Jacob Eason clearly benefited from a tremendous offensive line, but decision-makers will still love how quickly he gets the ball out of his hands. Coaches will love some of the pro concepts he threw and how well he handled the ball from under center in terms of play-action and footwork. His arm talent is excellent and he loves fitting in his slants. His balls have energy on the back-end.
With his lack of mobility outside the pocket, Eason has a much smaller margin of error than quarterbacks who can make plays with their legs. However, some of his film is very promising and shows an ability to deal with pressure well. Against Oregon, Eason looked like a first-round pick. But his issues with deep ball placement in other games is Dwayne Haskins-like and could cause him to go in the second round.
NFL Draft Prospects #31-40
31. Xavier McKinney - S, Alabama
Xavier McKinney is a classic second-round safety who has the potential to start in the NFL for a long time. He is more comfortable in the box than deep but he is a very opportunistic player and most importantly, a great tackler. His 4.63 40 speaks to the main question – does he have the range to be a Pro Bowl player?
32. Denzel Mims - WR, Baylor
Denzel Mims has all the traits teams want and is outstanding at high-pointing the football. He’s physical with great hands and showed flashes of brilliance at Baylor. There’s some risk though, as he’s raw with sloppy technique and rounds a lot of his cuts. His WR1 potential is undeniable based on his traits.
33. Clyde Edwards-Helaire - RB, LSU
Clyde Edwards-Helaire is the second coming of Maurice Jones-Drew. NFL teams will love his skills in the passing game even more than his ability as a runner. He is somewhat of a short-stepper who didn’t show too well against the future pros on Georgia’s defense. But his film versus Alabama was sensational. He showed some nasty tackle-breaking and pile-pushing against the Crimson Tide, highlighting his feistiness and fire. His competitiveness shines on tape – an underrated trait to look for when scouting.
34. Justin Jefferson - WR, LSU
Justin Jefferson’s production and skillset make him a probable first-round wideout with potential fantasy stardom from the jump. His performance versus Oklahoma was legendary, and he ran faster at the combine than most thought he would. However, looking deeper at the tape there are legitimate reasons to question the smoothness of his transition to the NFL. Jefferson played mostly from the slot at LSU, and his coaching staff did a masterful job putting him in situations to just run slot fades and be better than inferior corners, safeties, and linebackers. He made a killing working the middle on RPOs and had some issues with reaching on speed cuts in the quick game. Drafting Jefferson to be an outside WR will take a leap of faith in teaching him better technique and essentially a whole new position.
35. Bryce Hall - CB, Virginia
Bryce Hall needs a medical check but his film shows a potential NFL starter. He’s violent and physical with active hands that he’ll need to learn how to fight with and not get flagged. He executed a late look-and-lean and got his head around to break up a pass along the boundary against Duke. They loved blitzing him at Virginia and he made a ton of splash plays. He’s a long playmaking corner in the Chris Gamble mold.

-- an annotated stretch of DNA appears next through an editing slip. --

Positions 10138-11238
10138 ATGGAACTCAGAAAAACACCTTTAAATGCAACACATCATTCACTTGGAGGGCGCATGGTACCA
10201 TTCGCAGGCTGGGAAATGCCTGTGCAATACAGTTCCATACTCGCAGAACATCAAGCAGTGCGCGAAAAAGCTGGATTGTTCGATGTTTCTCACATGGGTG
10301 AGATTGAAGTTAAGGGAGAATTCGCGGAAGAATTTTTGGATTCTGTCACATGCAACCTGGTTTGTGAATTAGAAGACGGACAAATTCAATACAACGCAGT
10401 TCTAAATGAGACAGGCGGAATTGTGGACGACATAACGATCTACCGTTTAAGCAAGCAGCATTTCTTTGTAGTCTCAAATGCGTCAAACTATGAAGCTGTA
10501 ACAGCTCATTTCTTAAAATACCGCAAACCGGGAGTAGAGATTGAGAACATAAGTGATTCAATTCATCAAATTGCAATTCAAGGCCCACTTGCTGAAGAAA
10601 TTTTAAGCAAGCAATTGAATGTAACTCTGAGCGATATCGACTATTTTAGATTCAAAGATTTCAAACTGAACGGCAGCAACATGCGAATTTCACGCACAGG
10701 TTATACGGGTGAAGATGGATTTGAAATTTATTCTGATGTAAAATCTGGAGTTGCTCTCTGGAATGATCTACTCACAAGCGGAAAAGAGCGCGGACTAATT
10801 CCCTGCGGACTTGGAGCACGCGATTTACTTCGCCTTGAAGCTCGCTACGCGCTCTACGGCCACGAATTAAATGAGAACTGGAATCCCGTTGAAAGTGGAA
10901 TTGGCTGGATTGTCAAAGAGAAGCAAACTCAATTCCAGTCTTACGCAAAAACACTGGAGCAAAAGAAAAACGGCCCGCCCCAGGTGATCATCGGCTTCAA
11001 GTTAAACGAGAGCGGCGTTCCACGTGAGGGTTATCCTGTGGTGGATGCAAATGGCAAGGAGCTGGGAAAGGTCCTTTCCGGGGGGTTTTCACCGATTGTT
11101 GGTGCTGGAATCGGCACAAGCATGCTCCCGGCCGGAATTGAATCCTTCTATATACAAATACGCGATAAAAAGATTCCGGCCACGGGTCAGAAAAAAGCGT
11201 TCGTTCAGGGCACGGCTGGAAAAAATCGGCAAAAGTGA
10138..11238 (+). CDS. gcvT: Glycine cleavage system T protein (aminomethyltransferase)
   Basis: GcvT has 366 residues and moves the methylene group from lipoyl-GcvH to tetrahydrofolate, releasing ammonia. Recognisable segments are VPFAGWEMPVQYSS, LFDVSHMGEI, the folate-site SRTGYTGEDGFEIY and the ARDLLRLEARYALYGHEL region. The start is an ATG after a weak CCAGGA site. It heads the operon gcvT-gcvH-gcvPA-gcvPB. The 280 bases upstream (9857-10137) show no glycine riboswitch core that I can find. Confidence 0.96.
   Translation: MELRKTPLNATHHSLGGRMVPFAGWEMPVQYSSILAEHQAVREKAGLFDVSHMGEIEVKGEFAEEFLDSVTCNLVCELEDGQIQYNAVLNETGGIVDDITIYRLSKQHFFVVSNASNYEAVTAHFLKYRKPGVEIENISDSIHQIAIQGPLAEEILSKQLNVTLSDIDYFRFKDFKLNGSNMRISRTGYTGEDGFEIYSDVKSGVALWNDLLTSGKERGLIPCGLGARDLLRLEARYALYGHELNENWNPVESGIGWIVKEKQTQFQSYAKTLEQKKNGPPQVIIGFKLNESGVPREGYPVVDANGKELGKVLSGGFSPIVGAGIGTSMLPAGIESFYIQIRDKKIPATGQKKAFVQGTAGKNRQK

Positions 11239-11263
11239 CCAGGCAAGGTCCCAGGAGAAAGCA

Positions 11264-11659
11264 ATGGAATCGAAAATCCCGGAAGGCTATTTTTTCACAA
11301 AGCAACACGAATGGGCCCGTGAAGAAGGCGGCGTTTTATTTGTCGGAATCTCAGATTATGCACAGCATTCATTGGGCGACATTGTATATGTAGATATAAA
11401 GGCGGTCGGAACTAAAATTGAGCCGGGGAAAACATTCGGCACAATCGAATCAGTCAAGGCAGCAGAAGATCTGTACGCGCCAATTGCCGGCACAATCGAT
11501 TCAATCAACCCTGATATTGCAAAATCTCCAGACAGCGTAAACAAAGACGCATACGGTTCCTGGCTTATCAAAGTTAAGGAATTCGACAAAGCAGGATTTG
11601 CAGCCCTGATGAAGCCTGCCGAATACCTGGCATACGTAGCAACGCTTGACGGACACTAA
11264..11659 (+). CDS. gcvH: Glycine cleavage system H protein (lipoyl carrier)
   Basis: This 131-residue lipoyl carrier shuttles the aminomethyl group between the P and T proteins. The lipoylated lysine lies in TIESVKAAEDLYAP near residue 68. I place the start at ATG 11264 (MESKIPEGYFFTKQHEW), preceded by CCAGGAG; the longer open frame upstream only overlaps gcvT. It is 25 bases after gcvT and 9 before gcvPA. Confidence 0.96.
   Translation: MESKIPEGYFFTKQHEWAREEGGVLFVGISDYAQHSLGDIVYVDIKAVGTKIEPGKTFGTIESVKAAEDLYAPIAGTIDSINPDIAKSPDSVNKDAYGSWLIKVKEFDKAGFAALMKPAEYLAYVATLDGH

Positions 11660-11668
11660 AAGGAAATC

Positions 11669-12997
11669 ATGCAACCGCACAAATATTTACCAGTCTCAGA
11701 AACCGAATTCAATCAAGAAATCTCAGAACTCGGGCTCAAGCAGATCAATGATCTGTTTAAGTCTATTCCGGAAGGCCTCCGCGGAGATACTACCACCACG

36. Trevon Diggs - CB, Alabama
Trevon Diggs’ evaluation is simple. His best fit is in a cover three scheme, and he’s going to have his struggles in man coverage. Diggs may have graded out well at Alabama, but it's fair to question how well he can cover pro receivers. He plays too high and mistimes his jumps when the ball is in the air. His length and history as a wide receiver make him a worthwhile project, but expect him to get beat a lot early in his NFL career.
37. Tyler Johnson - WR, Minnesota
Tyler Johnson is a gifted natural receiver. He may not be amazing at creating separation, and he’s not the otherworldly athlete some of the other receivers in this class are. But from a ball-skills, suddenness, and confidence perspective he’s on the Tyler Boyd-to-Larry Fitzgerald spectrum. His timed speed is unknown and he isn’t a dominating physical presence but a team will be lucky to add a pure football player like him to their receiver room. His highlight tape is a clinic in difficult catches.
38. K.J. Hamler - WR, Penn St.
When a player’s only glaring question mark is size, he can be a tremendous value due to outdated positional requirement philosophies. Tarik Cohen comes to mind, and K.J. Hamler is a similar offensive weapon. Hamler is tiny and it’s fair to wonder how much he can produce as a body-catcher who shouldn’t be taking too many hits. His tape is impressive, and his best game came against Ohio State in 2018. He knows how to run slot fades and made some tremendous difficult catches on film.
39. Yetur Gross-Matos - EDGE, Penn St.
Yetur Gross-Matos has some pop in his hands and sets the edge nicely. He’s more linear than quick and bendy but can be a plus run defender. The film shows some good inside rip moves but not much in translatable edge pressures. There’s a lot of hustle sacks that just won’t translate to the next level, but he has the potential to add to his pass-rushing arsenal as he develops in the NFL.
40. Ross Blacklock - DL, TCU
Ross Blacklock’s film screams traditional nose tackle, but he only weighed in at 290 pounds at the combine. He fires out of his four-point stance with great leverage and shows the strength to play his gap. He has a nice rip move inside that he showcased against Purdue, but generally struggled to display much juice as a pass rusher versus Texas. He’s a pro interior defensive lineman for sure.
NFL Draft Prospects #41-50
41. Zack Baun - LB, Wisconsin